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How to Reduce the Risk of International Assignment Failure

Declan Mulkeen

20 Feb 2017

Sending employees abroad is expensive. According to Worldwide ERC, sending an employee on an international assignment for three to five years can cost a company more than $1 million.  With so much money at stake, why do some organisations give little thought to the cost of a failed international assignment – an expensive oversight given the fact that only 58% of international assignments are deemed to be a success. Let’s look at some of the ways you can reduce the risk of international assignment failure. 

Steps to Reduce the Risk of International Assignment Failure

Reduce the risk of international assignment failure

1. Prepare your Assignees for the Unknown and Unfamiliar

So how can organisations avoid an international assignment failure?  In an article published by Human Resource Executive Online, intercultural training was identified as a key component in contributing to the success of an international assignment. However, the article also points out that many organisations give little or no thought to cultural training when making decisions concerning global mobility.

The value of intercultural training cannot be underestimated.  Frustration can be immense when arriving in a new country with no practical understanding of how things are done, especially when compounded by a language barrier.  Culture shock can be profound when you can no longer use your experience to work out how to do things in a new environment – particularly if that environment does not respond in the way you expect.

Intercultural training was identified as a key component in contributing to the success of an international assignment

2. Invest in Learning the Local Language Early On

Some organisations offer language training, although many employees themselves may consider it to be a luxury, especially if English is spoken in the office, as there is a common perception that they have ‘a lot of work to do’.

But they miss the point if they don’t start to learn the local language, even when English is spoken in the office, they are ill-equipped to pick up the cultural values and nuances that are delivered through the local language.  These cultural values and nuances may be key to a successful business and social integration. And at the end of the day, you can only get so far in English.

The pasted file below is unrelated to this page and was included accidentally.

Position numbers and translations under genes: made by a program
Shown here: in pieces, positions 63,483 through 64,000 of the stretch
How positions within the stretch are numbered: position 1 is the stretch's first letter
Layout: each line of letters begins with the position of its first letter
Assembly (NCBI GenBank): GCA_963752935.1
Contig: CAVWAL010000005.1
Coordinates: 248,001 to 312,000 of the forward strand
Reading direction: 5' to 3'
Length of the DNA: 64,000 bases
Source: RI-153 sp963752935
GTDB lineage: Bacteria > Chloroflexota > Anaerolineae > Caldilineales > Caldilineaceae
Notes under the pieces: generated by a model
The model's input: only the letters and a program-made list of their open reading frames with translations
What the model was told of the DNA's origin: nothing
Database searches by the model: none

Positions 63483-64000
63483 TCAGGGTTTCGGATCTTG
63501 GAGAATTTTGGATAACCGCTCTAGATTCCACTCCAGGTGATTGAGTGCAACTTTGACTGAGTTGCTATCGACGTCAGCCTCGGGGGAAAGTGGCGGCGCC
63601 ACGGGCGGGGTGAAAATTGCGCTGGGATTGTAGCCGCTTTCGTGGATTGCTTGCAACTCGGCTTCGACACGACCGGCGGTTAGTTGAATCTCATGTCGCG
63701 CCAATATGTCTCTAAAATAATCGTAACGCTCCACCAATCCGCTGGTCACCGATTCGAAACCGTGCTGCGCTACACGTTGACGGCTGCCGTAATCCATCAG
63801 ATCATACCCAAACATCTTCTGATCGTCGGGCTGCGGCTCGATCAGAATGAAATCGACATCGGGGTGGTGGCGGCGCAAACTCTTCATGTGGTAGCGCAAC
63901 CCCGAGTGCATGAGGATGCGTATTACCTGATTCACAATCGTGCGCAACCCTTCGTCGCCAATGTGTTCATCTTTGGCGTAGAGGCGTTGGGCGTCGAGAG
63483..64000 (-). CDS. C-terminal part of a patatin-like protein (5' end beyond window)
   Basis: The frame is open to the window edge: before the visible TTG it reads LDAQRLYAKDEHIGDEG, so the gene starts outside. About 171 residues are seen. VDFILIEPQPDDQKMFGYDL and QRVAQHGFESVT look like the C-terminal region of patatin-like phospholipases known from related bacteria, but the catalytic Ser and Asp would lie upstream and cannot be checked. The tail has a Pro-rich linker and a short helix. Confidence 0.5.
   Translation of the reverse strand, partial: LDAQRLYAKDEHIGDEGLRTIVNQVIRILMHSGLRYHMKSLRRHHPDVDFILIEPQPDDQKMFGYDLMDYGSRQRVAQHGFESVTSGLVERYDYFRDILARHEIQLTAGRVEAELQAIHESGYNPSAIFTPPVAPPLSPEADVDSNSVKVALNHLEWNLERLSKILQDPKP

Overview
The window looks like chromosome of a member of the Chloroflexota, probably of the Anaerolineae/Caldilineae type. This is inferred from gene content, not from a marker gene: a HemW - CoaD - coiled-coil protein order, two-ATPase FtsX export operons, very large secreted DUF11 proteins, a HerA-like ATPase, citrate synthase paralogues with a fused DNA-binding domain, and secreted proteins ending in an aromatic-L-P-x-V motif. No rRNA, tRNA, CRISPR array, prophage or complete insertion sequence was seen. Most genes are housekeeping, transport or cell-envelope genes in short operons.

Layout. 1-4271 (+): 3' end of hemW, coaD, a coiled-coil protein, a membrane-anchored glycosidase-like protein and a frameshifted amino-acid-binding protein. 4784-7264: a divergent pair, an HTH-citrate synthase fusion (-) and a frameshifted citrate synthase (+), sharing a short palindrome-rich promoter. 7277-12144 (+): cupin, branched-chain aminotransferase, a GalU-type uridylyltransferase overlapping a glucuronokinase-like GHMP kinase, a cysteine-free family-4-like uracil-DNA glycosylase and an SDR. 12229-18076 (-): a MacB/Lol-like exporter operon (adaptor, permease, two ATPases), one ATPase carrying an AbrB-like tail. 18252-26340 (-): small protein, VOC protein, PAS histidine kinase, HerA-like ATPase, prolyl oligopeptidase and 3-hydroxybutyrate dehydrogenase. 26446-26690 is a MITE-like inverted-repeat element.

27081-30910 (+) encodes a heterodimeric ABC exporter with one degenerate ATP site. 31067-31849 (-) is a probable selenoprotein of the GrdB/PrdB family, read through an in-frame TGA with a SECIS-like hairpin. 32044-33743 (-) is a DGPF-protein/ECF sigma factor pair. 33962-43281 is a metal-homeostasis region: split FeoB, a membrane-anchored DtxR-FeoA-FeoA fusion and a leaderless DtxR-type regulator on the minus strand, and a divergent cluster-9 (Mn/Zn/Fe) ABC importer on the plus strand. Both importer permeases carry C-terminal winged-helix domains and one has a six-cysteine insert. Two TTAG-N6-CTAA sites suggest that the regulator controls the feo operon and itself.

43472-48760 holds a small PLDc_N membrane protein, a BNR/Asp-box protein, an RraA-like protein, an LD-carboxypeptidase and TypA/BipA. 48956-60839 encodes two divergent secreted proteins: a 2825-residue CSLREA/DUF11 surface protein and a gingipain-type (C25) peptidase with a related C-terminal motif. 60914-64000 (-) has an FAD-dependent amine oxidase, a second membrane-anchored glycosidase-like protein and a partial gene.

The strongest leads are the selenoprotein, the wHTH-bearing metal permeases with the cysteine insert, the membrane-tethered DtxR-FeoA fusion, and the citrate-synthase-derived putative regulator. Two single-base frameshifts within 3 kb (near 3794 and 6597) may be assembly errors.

3. Intercultural Training Helps to Make Sense of the Unknown

In addition to language, intercultural training provides invaluable information and strategies that ease the process of assimilation into a new culture and avoid nasty surprises. Setting expectations of the new country and culture can reduce stress caused from discovering the hard way that ‘things work differently here’, especially during a time of crisis.

Local cultural values and nuances may be key to a successful business and social integration

4. Do Not Forget the Family

Organisations should also keep in mind that many employees move abroad with their families, introducing a more complex set of challenges to the adaptation process.  This is especially true if the employee’s partner plans to continue a career of their own.

Managing family issues can also involve older children, elderly relatives back home and a host of other issues that are important to the employee.  How family matters are managed can be crucial, as many international assignments fail not due to the employee themselves, but due to a family matter.  Intercultural training provides insight on how to improve the adaptation process of the entire family.

Setting expectations of the new country and culture can reduce stress caused from discovering the hard way that ‘things work differently here’

5. Intercultural Training Helps Expats Perform As If They Were At Home

Intercultural training is not simply a matter of language or learning about the customs and traditions of living abroad.  Business is done differently in different countries – even in branch offices of the same organisation and even in countries where the same language is spoken as your home country.  Training and coaching can prepare the employee to understand the differences in business etiquette and navigate the often complex business and social rituals that govern daily business transactions.

Business differences go way beyond whether to shake hands or give out a business card at the beginning or the end of a meeting

Training and coaching can prepare the employee to understand the differences in business etiquette and navigate the often complex business and social rituals that govern daily business transactions.

Business differences go way beyond whether to shake hands or give out a business card at the beginning or the end of a meeting.  Many organisations fail to consider the impact of different communication and leadership styles abroad.

Motivations of employees, business partners and customers may be very different to those in the employee’s home market.  This is another area where intercultural training and coaching can have a positive impact, especially when delivered before the employee has made crucial mistakes.

6. What Does It Take to Be A Successful Assignee? 

Human Resource Executive Online summarises leadership qualities of good candidates for international assignments.  These include:

  • Social adaptability
  • Cultural fluency
  • Respect for other customs and practices
  • Ability to tolerate uncertainty

These qualities are very different than the “traditional” leadership qualities of confidence, strength and an attitude to succeed  – very often qualities imported from an assignee’s home country culture.  Along with a passport and a sense of adventure, a successful international assignee should also bring a new-found intercultural awareness and global mindset with them on their new assignment to reduce the risk of international assignment failure.